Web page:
The Graduate Visual Culture Association (GVCA) is a vibrant hub of networking, peer support, professional and academic development, and social activities for Art History and Art Conservation graduate students at Queen's University.
Developed by graduate students in Art History for the programs involved in visual culture at Queen’s University, the GVCA is at the heart of our department’s student life for it offers a variety of events, workshops, tools, and an annual graduate conference, organized and provided by various student-run committees. Contact us at email@example.com or find us at the Grad Room, situated on the second floor of Ontario Hall.
Every year the Graduate Visual Culture Association (GVCA) organizes a two-day conference, Context and Meaning, to showcase the research of grad students in the Visual Arts and related fields. The conference draws students from universities in Ontario and Quebec, as well as the north-eastern United States.
Context and Meaning
Context and Meaning is an annual juried graduate student conference organized entirely by Art History students. Since its inauguration, the conference has grown to become one of the most respected graduate student conference in Canada. Each year, a new committee selects a topic that will appeal to both historical and contemporary topics and that is relevant to things considered “fine art” as well as those encountered everyday. Submissions are welcomed from students across Canada and the United States in all disciplines that engage with visual and material culture. The intentionally broad reach of the conference has proved fruitful, facilitating interdisciplinary discussions among both students whose work is similar and those who deal with temporarily and geographically disparate topics.
The faculty in the department are an important part of the conference not only in their roles as session chairs, but also through their participation during discussion periods and during the conference’s opening reception to facilitate a sense of camaraderie among those speaking and attending the conference, a trivia night has been instituted in recent years that has proved to be a conference highlight. Context and Meaning is always a highly anticipated event, not only for the intellectual stimulation that it provides, but also the opportunity to network with graduate students across North America. The conference has attracted students from as far away as the University of Calgary, Brown University, Harvard University, the University of Delaware, Bryn Mawr College, Columbia University, and those closer to home, such as the University of Toronto, McGill University, the University of Guelph, and Concordia University. View the Context and Meaning Facebook page.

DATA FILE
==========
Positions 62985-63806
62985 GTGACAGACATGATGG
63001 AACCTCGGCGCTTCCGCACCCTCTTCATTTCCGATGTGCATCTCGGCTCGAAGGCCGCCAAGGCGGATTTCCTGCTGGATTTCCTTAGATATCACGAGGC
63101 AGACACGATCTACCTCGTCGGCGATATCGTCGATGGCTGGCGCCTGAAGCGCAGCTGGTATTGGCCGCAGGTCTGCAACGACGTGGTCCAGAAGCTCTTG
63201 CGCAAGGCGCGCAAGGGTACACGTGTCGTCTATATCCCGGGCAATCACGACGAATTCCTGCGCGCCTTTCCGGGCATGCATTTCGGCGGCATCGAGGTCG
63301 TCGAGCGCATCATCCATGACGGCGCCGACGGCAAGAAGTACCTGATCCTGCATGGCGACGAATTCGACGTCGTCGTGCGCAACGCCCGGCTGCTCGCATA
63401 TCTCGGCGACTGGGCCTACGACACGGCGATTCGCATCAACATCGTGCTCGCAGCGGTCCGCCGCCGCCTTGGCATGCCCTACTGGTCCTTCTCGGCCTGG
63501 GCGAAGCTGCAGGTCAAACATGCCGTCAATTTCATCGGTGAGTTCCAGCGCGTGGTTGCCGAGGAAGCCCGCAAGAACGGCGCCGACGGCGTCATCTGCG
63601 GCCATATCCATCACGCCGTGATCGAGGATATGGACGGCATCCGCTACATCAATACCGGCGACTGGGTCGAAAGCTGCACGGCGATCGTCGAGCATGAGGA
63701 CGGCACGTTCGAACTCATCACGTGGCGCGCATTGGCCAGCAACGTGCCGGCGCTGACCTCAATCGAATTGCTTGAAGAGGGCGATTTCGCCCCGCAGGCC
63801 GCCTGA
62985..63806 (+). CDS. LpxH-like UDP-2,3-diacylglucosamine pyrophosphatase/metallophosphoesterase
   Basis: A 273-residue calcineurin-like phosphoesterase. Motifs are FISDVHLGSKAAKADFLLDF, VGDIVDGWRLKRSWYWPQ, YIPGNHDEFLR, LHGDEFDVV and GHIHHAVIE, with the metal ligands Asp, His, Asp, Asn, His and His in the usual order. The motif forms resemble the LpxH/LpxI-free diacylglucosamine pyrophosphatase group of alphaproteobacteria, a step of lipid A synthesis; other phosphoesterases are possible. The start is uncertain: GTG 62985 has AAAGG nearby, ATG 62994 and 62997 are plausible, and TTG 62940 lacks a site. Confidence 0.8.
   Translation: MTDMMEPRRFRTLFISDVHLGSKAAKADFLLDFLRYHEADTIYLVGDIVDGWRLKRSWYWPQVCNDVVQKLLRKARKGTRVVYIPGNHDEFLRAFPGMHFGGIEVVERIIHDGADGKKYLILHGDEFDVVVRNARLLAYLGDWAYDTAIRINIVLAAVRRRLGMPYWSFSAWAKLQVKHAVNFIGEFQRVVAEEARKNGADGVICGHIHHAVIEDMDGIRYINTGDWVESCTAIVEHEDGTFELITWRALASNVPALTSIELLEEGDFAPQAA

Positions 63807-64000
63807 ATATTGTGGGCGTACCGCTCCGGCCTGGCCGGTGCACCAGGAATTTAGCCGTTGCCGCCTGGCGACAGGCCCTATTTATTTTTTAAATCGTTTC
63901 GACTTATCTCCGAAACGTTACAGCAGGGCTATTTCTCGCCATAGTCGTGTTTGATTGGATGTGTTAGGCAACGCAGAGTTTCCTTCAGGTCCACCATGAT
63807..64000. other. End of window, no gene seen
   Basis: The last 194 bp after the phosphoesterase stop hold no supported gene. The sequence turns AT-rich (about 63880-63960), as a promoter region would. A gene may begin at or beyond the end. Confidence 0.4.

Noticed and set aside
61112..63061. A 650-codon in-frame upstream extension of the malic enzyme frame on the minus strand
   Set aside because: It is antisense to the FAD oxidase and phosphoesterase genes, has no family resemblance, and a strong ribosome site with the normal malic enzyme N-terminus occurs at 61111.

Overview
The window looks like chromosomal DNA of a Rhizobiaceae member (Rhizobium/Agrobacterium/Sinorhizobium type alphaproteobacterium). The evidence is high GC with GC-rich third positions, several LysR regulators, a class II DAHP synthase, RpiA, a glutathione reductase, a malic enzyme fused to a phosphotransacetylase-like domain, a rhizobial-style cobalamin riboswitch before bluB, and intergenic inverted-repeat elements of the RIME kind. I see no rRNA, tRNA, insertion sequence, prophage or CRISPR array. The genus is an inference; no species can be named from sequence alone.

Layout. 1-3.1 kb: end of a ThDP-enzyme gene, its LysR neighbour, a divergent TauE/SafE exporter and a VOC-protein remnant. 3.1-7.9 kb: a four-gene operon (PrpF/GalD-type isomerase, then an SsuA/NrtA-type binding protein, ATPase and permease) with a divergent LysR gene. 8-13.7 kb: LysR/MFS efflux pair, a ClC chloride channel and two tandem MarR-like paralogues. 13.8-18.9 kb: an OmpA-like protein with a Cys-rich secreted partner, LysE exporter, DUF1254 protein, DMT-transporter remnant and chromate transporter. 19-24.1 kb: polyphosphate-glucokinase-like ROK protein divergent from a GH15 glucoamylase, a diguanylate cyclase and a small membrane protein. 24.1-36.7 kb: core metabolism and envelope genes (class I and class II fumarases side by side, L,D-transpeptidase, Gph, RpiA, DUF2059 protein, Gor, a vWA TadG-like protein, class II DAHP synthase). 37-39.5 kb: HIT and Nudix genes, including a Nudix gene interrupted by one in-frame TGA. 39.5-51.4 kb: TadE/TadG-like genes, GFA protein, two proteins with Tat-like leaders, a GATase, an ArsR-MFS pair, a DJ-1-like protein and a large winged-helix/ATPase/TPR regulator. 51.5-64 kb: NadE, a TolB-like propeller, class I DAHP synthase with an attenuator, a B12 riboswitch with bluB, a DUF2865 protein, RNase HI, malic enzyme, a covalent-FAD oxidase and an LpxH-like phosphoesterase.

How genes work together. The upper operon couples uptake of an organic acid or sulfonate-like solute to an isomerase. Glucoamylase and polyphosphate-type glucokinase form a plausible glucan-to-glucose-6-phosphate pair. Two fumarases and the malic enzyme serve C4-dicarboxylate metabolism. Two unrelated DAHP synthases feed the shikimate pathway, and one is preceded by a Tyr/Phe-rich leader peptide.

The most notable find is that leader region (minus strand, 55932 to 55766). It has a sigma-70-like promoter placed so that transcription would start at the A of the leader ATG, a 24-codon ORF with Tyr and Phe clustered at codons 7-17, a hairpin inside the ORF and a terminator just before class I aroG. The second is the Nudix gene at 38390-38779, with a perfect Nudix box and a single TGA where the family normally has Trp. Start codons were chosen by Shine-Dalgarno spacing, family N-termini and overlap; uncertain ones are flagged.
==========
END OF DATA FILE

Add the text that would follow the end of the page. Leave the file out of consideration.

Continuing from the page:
Works in Progress: A Peer-Review Graduate Seminar
Works in Progress is series of seminars designed for graduate students who desire thoughtful feedback from their peers and faculty members on a topic that they are researching, and/or a conference paper that they wish to rehearse. The seminars are open to graduate students and faculty in Art History and Art Conservation. They provide a rich and energizing space where students can share and further develop their ideas and research interests. Each presentation is 20-minutes in length followed by a 10-minute Q&A period and may take the format of a conference paper, roundtable discussion, or performance.
The Professional and Academic Development Program (PADP)
The Professional and Academic Development Program (PADP) is a series of workshops offered throughout the academic year that provide graduate student in the department with an opportunity to develop and improve skills related to academia and the professional world. For example, each September a session devoted to grant proposals provides tips and guidance for applying to major awards, such as SSHRC and OGS. Subsequent workshops offer the chance for idea formulation and peer editing. These sessions have been instrumental to the success of students in securing major external awards. Other workshops devoted to conferences, museum work, publishing, archival research, art conservation, and many other topics, have proved to be a valuable opportunity for skill-building. The PADP is organized by graduate students in Art History with a faculty member or external guest invited to lead each workshop. View the PADP Facebook group.
The GVCA Social Committee is responsible for organizing social events for the department's graduate community on a regular basis. Whether it be through annual gatherings such as the Start-of-Term Potluck, group outings to the Grad Club for trivia on Thursday nights or impromptu picnics with a side of badminton at one of Kingston’s cozy parks, the Social Committee is dedicated to fostering a friendly community and a strong sense of camaraderie among graduate students studying visual culture at Queen's University. The committee’s work, which emanates from Ontario Hall, is a valuable means of keeping students connected both within and without our limestone home.
Formed in the 2013-2014 academic year, the Fundraising Committee is a sub-group of the GVCA that works to raise money for GVCA-related events and projects. Money raised by the committee is earmarked to help cover the cost of, for example, event bookings, supplies and other resources that may be required for the PADP workshops, the Works in Progress Seminar series and social activities organized by the Social Committee . The Fundraising committee is also as an important entity that fosters campus-wide awareness of the GVCA and our department through fundraising events, such as the inaugural Used Book and Mug sale set to take place this November.